Around 300 right-wing extremists stormed Bulgaria’s capital, Sofia, in a march made in honor of a pro-Nazi Bulgarian general who was known to have helped proliferate the anti-Semitism and anti-Jewish campaign during the Second World War.
Robert Djerassi who sits as the president of the Central Israelite Religious Council, informed the press from Sofia that Mayor Yordanka Fandakova have issued a statement outlawing the march. However, the organizers of the march changed their original plans and proceeded to march via a different route in a rally honoring General Hristo Lukov.
Members of an anti-fascist movement assassinated the general in 1943. For the neo-Nazis and right-wing extremists in Bulgaria, Gen. Lukov remains a hero and an icon. One of the assassins was identified as a female Jewish partisan resistance fighter.
“Lukov [march] is a manifestation of a nationalist group of Bulgarians. He was very close to the Nazi government and providing the Nazi policy in Bulgaria,” Djerassi said.
Lukov was responsible for the creation of the Bulgarian National Legions which “fought against Jews, destroyed their shops.”
The pro-Lukov rally of this year was not the first. Similar marches have been reportedly taking place every year since the year 2003. Djerassi also said that the marchers number around 2,000 bearing torches and donning uniforms of the Bulgarian National Legions.
The pro-Lukov march was immediately met a few days after with a counter-protest.
“We protest this every year, with other religious organizations,” said Djerassi.
He further noted that they have gathered around 150 demonstrators against the march for Lukov. Shalom, the organization of Jews in Bulgaria, issued a declaration against the march.
The declaration read, “The annual reminder of the political role of Gen. Hristo Lukov is a demonstration and propaganda of pro-Nazi and xenophobic ideas desecrating the memory of millions of victims of the Holocaust and representing a denial of the repression and humiliation faced by the Bulgarian Jews during the implementation of the anti-Jewish laws in the Kingdom of Bulgaria in the period 1941-1944. As a leader of the legionaries, Gen. Hristo Lukov is one of those people responsible for this suffering and humiliation.”
The declaration further stated that Shalom “opposes the holding of the Lukov March, since it legitimizes publicly the neo-Nazi ideology in Bulgaria, revives slogans and political programs from the fascist past, and attempts to rewrite the history of World War II in Bulgaria.”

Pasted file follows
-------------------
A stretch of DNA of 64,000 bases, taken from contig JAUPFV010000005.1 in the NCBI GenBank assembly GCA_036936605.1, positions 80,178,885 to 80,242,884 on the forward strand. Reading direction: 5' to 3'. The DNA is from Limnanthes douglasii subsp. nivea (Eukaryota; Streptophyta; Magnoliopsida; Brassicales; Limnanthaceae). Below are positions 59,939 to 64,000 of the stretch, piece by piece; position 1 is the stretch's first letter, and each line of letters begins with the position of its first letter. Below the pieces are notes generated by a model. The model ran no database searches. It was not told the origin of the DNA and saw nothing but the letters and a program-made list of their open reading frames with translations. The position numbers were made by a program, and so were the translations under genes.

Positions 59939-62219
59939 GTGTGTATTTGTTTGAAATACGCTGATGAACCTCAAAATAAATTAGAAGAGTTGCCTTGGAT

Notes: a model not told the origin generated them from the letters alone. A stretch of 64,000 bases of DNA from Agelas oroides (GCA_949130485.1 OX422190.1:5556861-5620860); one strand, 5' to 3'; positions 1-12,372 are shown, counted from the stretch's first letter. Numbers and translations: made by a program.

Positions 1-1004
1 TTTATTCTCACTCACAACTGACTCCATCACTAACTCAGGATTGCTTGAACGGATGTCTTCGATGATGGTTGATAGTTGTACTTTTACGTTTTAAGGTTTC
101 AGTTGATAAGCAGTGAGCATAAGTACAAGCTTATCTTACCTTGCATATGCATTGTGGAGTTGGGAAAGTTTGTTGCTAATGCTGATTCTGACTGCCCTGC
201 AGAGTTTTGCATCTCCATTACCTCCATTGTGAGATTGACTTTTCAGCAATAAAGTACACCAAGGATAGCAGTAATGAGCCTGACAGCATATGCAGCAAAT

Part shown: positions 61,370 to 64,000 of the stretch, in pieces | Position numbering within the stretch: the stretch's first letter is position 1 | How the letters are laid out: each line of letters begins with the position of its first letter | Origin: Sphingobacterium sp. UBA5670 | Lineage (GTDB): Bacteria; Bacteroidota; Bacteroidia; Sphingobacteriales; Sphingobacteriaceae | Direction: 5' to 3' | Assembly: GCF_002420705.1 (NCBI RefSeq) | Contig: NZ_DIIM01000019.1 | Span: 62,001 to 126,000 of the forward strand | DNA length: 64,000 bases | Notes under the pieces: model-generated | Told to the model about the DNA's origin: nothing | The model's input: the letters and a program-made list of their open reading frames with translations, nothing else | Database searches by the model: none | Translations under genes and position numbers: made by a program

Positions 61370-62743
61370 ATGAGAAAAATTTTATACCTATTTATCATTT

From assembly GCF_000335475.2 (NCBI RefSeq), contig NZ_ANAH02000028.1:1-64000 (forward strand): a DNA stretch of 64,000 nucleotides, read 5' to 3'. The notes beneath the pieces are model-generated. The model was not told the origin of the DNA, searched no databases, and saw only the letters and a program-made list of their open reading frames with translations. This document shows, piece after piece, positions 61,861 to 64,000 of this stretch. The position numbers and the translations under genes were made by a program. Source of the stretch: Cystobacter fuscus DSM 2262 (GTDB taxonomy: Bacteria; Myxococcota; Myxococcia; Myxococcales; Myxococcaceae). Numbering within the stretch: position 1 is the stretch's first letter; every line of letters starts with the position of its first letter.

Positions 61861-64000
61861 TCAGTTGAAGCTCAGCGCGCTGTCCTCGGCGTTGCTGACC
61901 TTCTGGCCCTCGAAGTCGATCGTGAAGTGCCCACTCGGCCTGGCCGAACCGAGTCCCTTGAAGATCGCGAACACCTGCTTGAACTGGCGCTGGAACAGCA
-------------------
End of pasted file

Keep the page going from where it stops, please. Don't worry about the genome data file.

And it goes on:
Various groups coming from different spectrum came forward with their signatures to support the declaration. Among these is the Grand Mufti’s Office of Muslim Denomination of the Republic of Bulgaria, the Roma Public Council Kupate, the National Council of Religious Denominations in Bulgaria and the Ronald Lauder Foundation in Bulgaria — all of which are big organizations in the country.
Only last year, an extremist right-wing party, Ataka, was able to penetrate Bulgaria’s parliament garnering enough votes to gain seats.
Dr. Elena Zaharieva, an expert on xenophobia and anti-Semitism in Bulgaria, noted in her essay published this year that “in total Ataka and other far-right formations received 12.9% of the votes (equal to 456,453 votes) in the May 2013 elections.
Ataka itself got 7.3%, i.e. 258,581 votes. Ataka is a fiercely anti-Western party, whose name was taken from Goebbels’s Nazi newspaper Der Angriff (The Attack). Ataka, which appeared to be well funded ever since its creation in 2005, started in the fall of 2013 a massive campaign.”
The essay was published on a website of The Berlin International Center for the Study of Antisemitism. The center is headed by Dr. Clemens Heni who is also an expert on European anti-Semitism and who is based in Berlin.
She further stated, “Hundreds of billboards in the capital and elsewhere around the country advertise Ataka’s TV channel Alfa as ‘the channel of truth.’ Ataka’s newspaper is being distributed free of charge in metro stations.”
Further, she wrote, “Even though every Bulgarian sees Siderov’s huge face on billboards a dozen times every day, not many have seen his photo in the company of Holocaust denier and bin Laden admirer Ahmed Rami and David Duke from the Ku Klux Klan, taken at the ‘revisionist’ conference in Russia in 2002, where Siderov gave a lecture.”